A plot twist worthy of Thomas Hardy

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Senior Member

I read a BBC feature article about the Victorian love. There's a sentence:
But in a plot twist worthy of Thomas Hardy, she, herself, caught influenza while nursing her husband back to health...

What does "a plot twist worthy of Thomas Hardy" mean? My guess is that such story is so odd that it might pass to be told in the novel of Thomas Hardy's style. Could you explain the usage of "worthy of" to me?

Thanks. :)
  • owlman5

    Senior Member
    Your guess is right. If the plot twist is "worthy of Thomas Hardy", the plot twist would seem natural in a book written by Thomas Hardy.

    suzi br

    Senior Member
    English / England
    It literally means the plot twists in a way that Hardy might have used in one of his novels.

    Worthy of is a fascinating phrase which we use in a variety of ways. I have been trawling the dictionary to find the exact definition and am struggling to find it for you!


    Moderato con anima (English Only)
    English (Singapore/UK), basic Chinese
    I suppose the reference is to The Mayor of Casterbridge, where the 'mayor' Michael Henchard falls in love with Lucetta who nursed him back into health after an illness, but at the end Lucetta dies of an epileptic seizure.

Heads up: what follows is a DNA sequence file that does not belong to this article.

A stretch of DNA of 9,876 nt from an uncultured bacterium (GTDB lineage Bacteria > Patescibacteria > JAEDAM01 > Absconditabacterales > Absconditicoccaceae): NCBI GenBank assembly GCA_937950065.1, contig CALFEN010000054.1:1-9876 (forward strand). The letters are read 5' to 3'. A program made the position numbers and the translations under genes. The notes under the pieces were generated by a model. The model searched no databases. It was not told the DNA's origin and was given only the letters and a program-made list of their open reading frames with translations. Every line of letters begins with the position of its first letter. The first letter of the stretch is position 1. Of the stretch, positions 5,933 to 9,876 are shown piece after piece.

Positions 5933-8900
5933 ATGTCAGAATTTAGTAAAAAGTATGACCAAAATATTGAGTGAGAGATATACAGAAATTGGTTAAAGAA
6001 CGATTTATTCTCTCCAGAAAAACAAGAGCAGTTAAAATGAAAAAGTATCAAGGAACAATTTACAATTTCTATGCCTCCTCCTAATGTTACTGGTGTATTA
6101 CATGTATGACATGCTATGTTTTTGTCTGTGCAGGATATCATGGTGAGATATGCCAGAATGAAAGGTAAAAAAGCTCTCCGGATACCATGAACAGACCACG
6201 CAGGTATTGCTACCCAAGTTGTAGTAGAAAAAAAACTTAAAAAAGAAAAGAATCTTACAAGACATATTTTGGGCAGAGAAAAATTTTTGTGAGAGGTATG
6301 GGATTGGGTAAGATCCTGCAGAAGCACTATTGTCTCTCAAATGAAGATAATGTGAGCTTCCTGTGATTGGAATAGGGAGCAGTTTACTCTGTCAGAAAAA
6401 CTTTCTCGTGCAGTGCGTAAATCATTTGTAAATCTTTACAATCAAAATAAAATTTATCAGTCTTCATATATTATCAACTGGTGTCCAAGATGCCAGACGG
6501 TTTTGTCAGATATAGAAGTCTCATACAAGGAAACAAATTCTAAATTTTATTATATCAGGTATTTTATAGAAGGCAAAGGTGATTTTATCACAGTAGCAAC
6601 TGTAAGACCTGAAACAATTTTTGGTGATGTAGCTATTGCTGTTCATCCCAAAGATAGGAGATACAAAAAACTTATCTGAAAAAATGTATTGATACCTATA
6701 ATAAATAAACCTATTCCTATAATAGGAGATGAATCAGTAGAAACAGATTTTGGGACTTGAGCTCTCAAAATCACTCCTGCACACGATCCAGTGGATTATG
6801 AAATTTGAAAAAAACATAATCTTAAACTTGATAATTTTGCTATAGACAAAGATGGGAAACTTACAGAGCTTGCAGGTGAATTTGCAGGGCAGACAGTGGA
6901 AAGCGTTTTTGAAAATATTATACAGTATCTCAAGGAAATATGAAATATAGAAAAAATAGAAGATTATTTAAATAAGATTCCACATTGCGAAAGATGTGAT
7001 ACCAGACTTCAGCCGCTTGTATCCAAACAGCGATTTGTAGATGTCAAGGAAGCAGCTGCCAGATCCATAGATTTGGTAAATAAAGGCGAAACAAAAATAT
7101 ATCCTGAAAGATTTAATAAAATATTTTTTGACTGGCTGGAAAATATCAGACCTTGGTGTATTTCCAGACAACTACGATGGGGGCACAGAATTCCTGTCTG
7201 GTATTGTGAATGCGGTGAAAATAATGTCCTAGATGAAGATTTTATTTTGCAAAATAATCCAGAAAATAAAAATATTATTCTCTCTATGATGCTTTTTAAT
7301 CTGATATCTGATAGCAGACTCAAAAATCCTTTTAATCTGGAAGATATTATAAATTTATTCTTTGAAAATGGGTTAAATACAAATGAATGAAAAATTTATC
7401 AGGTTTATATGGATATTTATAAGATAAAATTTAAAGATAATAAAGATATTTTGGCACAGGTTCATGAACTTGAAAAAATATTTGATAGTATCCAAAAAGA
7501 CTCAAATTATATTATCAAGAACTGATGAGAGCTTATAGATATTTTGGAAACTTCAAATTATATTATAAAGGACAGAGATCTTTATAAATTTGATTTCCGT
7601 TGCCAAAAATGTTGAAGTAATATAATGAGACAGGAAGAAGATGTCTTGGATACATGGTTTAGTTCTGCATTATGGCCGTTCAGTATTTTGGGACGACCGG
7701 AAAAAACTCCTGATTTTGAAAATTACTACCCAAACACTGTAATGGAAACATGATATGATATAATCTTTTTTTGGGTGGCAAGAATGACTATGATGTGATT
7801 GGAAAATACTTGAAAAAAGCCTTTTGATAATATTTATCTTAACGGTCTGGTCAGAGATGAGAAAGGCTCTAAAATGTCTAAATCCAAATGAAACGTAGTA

Suzi, I think the use is derived from a more literal use of 'worthy', live a life worthy of your calling, which means 'live a life that is good enough so that it matches your calling'. The key point is that it is good enough. In the particular sentence, it means roughly that the plot twist is good enough to be considered to have been composed by Thomas Hardy himself. (But this time, I think its use is ironic. Plot twists are now not generally considered good things.)


    Senior Member
    Scotland - Scots and English
    'Worthy' means 'up to the standard of'. Thomas Hardy is considered by the author to be the master of the plot twist (whether or not it's a good thing or a bad thing). Therefore a plot twist worthy of him, refers to one that is at the same standard that Hardy might have thought of himself. The problem of whether or not this is a compliment or a sarcastic comment would require a more experienced Hardy scholar than me to answer, and is not a problem that is particular to the English language.
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